Gray Wolves in the Northern Rocky Mountains

From: Gray Wolf Recovery Coordinator, Helena, MT 6/01/01

Subject: Status of Gray Wolf Recovery, Week of 5/18-6/01, 2001

Monitoring

The relocated 5 Boulder wolves have separated and are scattered throughout NW Montana, most east of Lake Koocanusa and 2 west of the National Bison Range.

A dispersing wolf from the Yellowstone area #155 was located in the West Fork of the Madison River (West of West Yellowstone, MT). She was associated with two of the "trained" and released Sheep Mountain males during the 2001 breeding season. On the 23rd she was seen near a freshly dug den and had apparently moved her pups.

Observations show the Teton pack (3 black adults) has at least 4 pups (2 black and 2 gray). Pup color becomes fixed as early as 2 weeks of age. The Washakie pack (5-7 adults) has a minimum of 5 pups (3 black and 2 gray). Radio-collaring efforts on the Sunlight pack began this week with the help of volunteers. Hiring for the Service seasonal field wolf biologist positions has been delayed but hopefully crews will be hired by June 18.

Please report wolf sightings!! Thanks to those who have been forwarding us reports it has helped located several potential new packs. When we are this close to reaching the 30 breeding pair recovery goal, each wolf pack becomes very important.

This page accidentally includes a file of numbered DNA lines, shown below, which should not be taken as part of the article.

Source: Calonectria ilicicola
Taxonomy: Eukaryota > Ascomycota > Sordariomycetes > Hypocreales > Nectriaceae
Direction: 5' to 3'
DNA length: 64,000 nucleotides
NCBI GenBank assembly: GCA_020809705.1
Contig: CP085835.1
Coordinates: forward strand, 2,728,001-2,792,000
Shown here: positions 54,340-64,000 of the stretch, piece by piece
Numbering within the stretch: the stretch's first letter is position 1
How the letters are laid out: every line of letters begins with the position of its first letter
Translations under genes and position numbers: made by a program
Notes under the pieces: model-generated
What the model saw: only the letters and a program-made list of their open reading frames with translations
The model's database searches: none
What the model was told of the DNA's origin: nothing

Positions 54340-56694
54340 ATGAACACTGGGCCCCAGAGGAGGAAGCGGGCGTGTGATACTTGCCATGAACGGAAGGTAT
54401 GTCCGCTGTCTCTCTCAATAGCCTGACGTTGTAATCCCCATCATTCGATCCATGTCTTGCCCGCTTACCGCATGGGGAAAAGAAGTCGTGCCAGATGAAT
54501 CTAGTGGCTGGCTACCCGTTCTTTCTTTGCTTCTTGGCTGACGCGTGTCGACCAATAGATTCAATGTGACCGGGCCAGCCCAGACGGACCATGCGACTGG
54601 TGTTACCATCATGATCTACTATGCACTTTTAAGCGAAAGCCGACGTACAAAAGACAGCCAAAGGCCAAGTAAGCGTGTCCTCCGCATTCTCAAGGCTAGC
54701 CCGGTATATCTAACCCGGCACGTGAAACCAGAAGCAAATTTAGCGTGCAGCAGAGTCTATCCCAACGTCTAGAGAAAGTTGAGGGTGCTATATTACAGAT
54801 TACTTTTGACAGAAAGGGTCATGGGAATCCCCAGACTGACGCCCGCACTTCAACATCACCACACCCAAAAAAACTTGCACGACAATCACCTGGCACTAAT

Control

A report was received about a pair of wolves near (harassing) some cattle just south of Hamilton, MT (Bitterroot Valley). A local sheriff deputy took a quick look but nothing was seen. No problems have been reported since.

A wolf or pair of wolves killed 6 adult buck sheep on the 18th and another 3 on the 20th, near Humphrey, Idaho, just south of the Montana/Idaho border by Monida Pass. The rams belonged to the USDA Sheep Experiment Station out of Dubois, Idaho. Wildlife Services confirmed that a wolf or wolves were involved. No radioed wolves are known to be in the area. Traps have been set to try and radio collar a wolf and figure out what is going on.

A black wolf was seen circling some horses in the Tom Miner Basin (just north of Yellowstone National Park) on the 31st. The rancher, who we had been in contact with previously and had given him some cracker shells, scared it off. Asher checked it out and Chief Joe wolf #203 was right above the ranch a few hours later. The rancher was trained on use of bean bag shells and given a permit. Great response Val.

Research

Carter Niemeyer, Val Asher (TESF), Stewart Breck (USDA WS Research), Rick Williamson (WS) and Dr. Pletscher (UM) met with graduate student Liz Bradley in Challis, ID the 23rd and 24th. They discussed Liz’s project to analyze all wolf depredation data and look at non-lethal methods to reduce wolf/livestock conflict. They spent one day looking at the RAG boxes that were being used in that area and meeting with local landowners.